As if founding Facebook and reaching #16 on Forbes’ ranking of the world’s billionaires wasn’t impressive enough, Mark Zuckerberg – along with his wife, Dr. Priscilla Chan — is out to change the world for generations to come. But not everyone thinks his motives are pure.
Zuckerberg and Chan announced their decision to transfer 99% of their Facebook stock to a new charitable-based venture called the Chan Zuckerberg Initiative. This will do this through a new limited liability company, with the stated purpose to “to join people across the world to advance human potential and promote equality for all children in the next generation.” The stock will be handed over throughout their lifetimes, with no more than one billion dollars in stock gifted or sold annually for the next three years, according to a recent Facebook filing with the SEC. Zuckerberg and Chan write that the value of the stock, presently, is about $45 billion, but that will likely grow over time considering their youth (Zuckerberg is 31; Chan is 30).
Zuckerberg and Chan believe that they have a “moral responsibility to all children in the next generation.” They point to society’s obligation to help future lives. By explaining their motivations to their newborn daughter, Max, through an open letter for the public to read on Facebook, Zuckerberg and Chan seek to encourage others to follow their charitable lead. Many public figures, like Warren Buffett, Bill and Melinda Gates, and others, quickly applauded the move.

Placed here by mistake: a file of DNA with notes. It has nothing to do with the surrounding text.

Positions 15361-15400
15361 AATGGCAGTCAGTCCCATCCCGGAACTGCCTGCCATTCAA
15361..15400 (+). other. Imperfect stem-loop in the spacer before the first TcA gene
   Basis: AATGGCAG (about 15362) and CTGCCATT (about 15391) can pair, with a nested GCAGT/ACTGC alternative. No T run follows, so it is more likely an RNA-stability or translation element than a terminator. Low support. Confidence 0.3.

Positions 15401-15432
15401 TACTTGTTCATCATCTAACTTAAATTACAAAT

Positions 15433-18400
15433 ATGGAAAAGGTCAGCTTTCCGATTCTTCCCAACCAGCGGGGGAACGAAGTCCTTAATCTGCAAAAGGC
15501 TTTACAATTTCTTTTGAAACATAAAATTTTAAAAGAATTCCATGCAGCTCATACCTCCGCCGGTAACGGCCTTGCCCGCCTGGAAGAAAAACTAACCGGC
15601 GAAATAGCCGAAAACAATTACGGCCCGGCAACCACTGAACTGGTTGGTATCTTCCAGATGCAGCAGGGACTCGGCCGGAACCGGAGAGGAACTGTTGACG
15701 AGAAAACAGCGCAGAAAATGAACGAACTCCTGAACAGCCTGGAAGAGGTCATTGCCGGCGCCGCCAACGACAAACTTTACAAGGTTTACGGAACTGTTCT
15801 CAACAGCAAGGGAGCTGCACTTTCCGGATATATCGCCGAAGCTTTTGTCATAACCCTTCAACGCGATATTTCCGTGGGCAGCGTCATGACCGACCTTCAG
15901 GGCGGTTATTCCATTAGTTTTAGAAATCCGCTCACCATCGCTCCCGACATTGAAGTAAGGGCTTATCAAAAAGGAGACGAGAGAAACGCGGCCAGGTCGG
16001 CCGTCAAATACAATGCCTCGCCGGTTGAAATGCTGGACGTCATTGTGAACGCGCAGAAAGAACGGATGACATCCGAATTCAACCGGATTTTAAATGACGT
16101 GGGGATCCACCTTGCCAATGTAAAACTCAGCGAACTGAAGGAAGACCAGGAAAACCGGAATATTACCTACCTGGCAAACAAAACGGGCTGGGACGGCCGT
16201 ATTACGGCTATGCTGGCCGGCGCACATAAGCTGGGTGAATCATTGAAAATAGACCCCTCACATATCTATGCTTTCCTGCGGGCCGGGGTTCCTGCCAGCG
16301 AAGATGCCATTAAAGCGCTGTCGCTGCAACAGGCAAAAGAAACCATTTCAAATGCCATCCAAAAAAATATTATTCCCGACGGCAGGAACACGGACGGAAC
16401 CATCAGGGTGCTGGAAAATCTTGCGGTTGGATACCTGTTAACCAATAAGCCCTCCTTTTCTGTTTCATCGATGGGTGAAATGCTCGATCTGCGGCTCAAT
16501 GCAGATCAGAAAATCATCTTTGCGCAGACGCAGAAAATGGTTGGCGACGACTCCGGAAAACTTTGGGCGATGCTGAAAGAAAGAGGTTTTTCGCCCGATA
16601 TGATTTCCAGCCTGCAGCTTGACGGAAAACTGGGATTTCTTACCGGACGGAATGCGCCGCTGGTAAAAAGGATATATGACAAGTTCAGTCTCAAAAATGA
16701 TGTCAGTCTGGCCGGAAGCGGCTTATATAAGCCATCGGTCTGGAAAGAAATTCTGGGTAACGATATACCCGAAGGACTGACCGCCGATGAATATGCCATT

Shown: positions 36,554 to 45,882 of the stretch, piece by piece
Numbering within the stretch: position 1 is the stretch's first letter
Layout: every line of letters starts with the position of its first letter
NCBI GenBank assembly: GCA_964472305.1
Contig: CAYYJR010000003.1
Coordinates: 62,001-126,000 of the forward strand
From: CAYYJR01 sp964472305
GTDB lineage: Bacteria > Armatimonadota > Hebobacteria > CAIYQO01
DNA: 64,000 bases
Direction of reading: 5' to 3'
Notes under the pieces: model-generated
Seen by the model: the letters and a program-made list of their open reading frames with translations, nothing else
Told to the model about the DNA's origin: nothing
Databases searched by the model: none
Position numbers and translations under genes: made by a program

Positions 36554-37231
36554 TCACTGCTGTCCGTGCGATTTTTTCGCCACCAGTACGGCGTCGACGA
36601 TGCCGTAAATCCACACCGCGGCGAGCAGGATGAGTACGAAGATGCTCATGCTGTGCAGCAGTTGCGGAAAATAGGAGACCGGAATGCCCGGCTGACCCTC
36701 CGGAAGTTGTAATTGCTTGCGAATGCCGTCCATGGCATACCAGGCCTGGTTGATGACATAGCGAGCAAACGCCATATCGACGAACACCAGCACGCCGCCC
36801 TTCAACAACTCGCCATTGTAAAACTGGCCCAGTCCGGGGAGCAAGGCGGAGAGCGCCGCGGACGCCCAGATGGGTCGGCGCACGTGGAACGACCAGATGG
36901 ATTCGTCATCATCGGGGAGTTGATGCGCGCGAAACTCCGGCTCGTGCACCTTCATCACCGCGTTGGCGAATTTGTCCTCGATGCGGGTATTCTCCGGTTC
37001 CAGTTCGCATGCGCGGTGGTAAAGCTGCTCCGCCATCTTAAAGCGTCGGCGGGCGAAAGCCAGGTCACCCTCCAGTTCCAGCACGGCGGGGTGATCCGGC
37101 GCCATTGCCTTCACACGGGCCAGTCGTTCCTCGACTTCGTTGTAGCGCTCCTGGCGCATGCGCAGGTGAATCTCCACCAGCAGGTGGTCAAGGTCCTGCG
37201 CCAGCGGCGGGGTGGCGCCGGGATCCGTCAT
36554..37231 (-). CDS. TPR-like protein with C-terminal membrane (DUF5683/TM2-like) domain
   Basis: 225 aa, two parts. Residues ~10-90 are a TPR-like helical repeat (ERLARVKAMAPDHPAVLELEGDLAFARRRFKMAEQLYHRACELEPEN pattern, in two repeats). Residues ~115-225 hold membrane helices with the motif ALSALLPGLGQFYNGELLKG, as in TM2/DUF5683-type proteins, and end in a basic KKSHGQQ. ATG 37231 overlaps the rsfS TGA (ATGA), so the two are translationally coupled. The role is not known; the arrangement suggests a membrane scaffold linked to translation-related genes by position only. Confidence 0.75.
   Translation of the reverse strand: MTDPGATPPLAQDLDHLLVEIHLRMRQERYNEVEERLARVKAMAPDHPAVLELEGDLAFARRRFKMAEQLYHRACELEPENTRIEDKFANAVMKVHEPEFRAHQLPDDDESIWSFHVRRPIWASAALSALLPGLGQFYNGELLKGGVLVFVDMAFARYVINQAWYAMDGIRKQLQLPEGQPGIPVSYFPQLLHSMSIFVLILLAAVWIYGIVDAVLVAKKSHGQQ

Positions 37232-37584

But some questioned Zuckerberg and Chan’s charitable intent or even gone so far as to accuse them of tax evasion. They claim that the tax benefit of donating appreciated assets, like Facebook stock, in a manner that avoids capital gains taxes on the appreciation harms society rather than benefiting it. They also point to the choice to use a limited liability company rather than a charitable foundation as proof of Mark Zuckerberg’s less-than-noble intent.